When the two other MCPNs under contract with the authority — Consumer Link Network and Community Living Services — learned about the 1 percent to 2 percent add-on reimbursements, they also requested the payments, the sources said.

But the DWMHA board said it could not act on the request immediately because Watkins and staff had not requested the add-on payments for them, sources said. If approved, the authority report said, it would cost DWMHA $9.5 million.

Detroit Wayne growth under Watkins

In 2013, Watkins oversaw the transition of the Wayne County Mental Health Authority from a county agency to an independent authority.

As one of the nation’s largest county mental health organizations, with more than 100 employees and a budget of $730 million, the Detroit Wayne County Mental Health Authority funds five managed care provider networks that serve more than 80,000 people with mental health and other developmental disabilities.

Before taking his current job, Watkins was founding CEO of TDW and Associates, a Detroit-based global consulting and education business. He has since closed the company.

In his resignation letter, Watkins cited many accomplishments during his four years with the authority. They include retiring $30 million in legacy debt, generating more than $30 million in new revenue, increasing direct care staff wages by more than $2 per hour, reducing administrative costs and standardizing provider rates, according to the authority’s 2016 annual report.

On the clinical side, Watkins said DWMHA helped to establish 23 crisis mobilization teams, trained thousands of first responders and others in mental health first aid training, which saved more than 30 lives with Naloxone First Responder training.

Dispute with ICA, DWMNA board

In December 2015, Watkins moved to terminate a contract with Integrated Care Alliance, which provides developmental disability services, over breach of contract issues.

In terminating the $48 million contract, Watkins had contended ICA was in violation of four contractual terms, including failing to notify the authority of an ownership change to Molina.

Watkins cited terms of his employment contract as CEO as the basis to sever the ICA pact, according to documents obtained by Crain’s. But the board disagreed.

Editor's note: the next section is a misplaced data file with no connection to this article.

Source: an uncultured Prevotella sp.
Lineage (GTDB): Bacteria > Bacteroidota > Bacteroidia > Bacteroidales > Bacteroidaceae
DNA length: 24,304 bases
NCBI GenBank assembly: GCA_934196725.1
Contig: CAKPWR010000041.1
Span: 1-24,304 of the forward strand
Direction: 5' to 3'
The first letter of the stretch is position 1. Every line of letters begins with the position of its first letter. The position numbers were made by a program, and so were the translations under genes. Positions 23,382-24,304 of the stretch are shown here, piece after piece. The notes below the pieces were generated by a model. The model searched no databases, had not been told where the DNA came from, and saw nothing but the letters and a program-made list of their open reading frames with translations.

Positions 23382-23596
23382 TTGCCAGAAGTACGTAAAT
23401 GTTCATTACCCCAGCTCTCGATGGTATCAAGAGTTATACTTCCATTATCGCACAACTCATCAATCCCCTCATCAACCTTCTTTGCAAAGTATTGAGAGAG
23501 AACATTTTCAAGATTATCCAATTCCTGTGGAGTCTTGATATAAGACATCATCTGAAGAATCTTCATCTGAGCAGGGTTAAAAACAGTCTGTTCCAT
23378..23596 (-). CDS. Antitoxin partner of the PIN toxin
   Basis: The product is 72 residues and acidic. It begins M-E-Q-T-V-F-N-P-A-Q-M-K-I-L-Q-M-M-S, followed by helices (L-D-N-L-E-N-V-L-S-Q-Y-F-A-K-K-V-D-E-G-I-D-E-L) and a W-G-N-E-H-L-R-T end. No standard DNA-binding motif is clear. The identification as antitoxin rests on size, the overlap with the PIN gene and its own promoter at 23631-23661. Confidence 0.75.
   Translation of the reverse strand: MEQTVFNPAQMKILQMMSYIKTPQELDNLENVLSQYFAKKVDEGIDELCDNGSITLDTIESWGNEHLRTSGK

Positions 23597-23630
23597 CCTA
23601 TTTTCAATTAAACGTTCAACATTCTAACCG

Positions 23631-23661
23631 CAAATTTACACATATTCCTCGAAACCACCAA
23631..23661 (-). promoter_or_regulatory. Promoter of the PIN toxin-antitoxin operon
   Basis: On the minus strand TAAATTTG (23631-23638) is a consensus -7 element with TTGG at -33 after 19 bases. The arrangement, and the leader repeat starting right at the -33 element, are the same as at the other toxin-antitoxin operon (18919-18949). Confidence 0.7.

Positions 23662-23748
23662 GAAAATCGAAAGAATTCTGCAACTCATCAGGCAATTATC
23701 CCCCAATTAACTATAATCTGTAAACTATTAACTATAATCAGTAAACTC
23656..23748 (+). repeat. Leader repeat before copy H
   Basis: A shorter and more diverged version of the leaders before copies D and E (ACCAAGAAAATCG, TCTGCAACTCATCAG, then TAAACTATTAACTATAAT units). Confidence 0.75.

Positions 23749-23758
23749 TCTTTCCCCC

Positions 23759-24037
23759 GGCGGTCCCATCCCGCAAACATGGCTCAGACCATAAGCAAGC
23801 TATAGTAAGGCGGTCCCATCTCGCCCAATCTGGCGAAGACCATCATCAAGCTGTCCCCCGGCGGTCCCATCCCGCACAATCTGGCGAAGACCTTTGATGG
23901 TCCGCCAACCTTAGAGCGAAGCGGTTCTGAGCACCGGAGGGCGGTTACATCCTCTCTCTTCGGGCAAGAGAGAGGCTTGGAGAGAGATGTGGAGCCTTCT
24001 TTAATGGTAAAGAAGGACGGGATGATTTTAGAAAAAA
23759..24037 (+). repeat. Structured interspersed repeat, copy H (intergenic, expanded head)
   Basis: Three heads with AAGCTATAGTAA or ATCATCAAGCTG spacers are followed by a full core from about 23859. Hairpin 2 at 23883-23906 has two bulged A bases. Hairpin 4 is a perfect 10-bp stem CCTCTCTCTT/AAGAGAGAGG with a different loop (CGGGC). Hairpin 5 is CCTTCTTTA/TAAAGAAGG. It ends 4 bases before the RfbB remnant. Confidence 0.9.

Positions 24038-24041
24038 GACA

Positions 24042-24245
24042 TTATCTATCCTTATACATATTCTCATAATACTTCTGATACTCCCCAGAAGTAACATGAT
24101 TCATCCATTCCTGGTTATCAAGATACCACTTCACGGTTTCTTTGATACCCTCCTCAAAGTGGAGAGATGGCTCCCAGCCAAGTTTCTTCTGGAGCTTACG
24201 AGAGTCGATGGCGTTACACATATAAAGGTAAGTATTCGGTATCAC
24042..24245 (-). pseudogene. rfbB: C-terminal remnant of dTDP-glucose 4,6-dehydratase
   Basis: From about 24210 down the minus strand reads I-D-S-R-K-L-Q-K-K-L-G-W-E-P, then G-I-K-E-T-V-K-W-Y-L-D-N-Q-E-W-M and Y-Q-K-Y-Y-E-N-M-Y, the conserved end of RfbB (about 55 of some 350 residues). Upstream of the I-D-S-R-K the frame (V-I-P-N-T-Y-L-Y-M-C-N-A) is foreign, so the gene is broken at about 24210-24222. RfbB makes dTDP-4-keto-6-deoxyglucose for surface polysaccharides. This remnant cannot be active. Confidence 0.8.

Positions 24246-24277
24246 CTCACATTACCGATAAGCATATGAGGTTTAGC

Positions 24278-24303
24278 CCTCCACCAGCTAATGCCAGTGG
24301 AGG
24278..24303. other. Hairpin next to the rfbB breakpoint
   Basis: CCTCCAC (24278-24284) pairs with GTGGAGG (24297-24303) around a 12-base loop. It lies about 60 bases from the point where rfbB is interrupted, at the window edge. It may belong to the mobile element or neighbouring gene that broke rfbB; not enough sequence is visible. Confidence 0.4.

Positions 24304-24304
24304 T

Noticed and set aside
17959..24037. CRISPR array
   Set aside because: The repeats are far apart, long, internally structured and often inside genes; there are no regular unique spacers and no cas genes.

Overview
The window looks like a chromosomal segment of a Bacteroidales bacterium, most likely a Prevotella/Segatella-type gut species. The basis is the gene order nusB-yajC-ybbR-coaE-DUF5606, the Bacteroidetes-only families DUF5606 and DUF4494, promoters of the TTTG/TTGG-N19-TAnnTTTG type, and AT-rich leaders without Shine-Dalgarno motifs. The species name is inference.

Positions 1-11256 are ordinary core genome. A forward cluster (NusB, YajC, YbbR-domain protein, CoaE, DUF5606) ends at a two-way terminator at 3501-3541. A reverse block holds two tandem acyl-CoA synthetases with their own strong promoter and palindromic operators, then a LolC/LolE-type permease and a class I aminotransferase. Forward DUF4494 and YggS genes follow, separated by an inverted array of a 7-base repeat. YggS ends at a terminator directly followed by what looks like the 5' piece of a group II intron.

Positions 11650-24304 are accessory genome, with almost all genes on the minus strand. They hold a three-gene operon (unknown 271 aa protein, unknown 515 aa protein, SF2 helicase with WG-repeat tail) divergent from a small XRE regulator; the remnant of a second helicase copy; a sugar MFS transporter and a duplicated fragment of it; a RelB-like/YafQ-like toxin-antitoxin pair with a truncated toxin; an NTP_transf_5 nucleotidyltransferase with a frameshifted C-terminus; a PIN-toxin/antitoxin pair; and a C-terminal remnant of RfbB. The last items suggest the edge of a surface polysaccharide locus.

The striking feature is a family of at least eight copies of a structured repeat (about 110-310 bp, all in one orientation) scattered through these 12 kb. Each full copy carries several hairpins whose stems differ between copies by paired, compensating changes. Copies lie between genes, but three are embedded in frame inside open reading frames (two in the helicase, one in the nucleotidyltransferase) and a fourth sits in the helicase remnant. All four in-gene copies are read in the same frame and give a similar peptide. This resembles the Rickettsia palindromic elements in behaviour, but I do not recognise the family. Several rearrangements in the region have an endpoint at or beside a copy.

A 2016 report by Allen Brothers PLLC, which the board had hired to render a legal opinion on Watkins’s right to terminate ICA, concluded that ICA did not breach its contract. The board also voted that all future proposed contract terminations must be presented to the board for approval.

In investigating ICA, Watkins cited a report that found that Detroit Wayne board had authorized $17.5 million in additional funds to ICA in addition to contracted payments from 2010 to 2015, according to documents on the authority’s website.

ICA was the lowest-ranked of the three developmental disability service providers under contract with the authority. The other two contracted providers are Consumer Link Network and Community Living Services.

Because of ICA budget issues and low ranking, Watkins and management did not want to offer a contract with ICA for 2015. However, the authority board voted last year to offer ICA another contract.

Despite the board’s legal opinion, it is unclear why it took action on Watkins’ ICA decision. Watkins previously had terminated several contracts, including ones with Wayne State University, Western Michigan University and Wayne County Retirement System, without board objections, according to authority records.

Source: Tom Watkins to resign as CEO of Detroit Wayne Mental Health Authority – Crain’s Detroit Business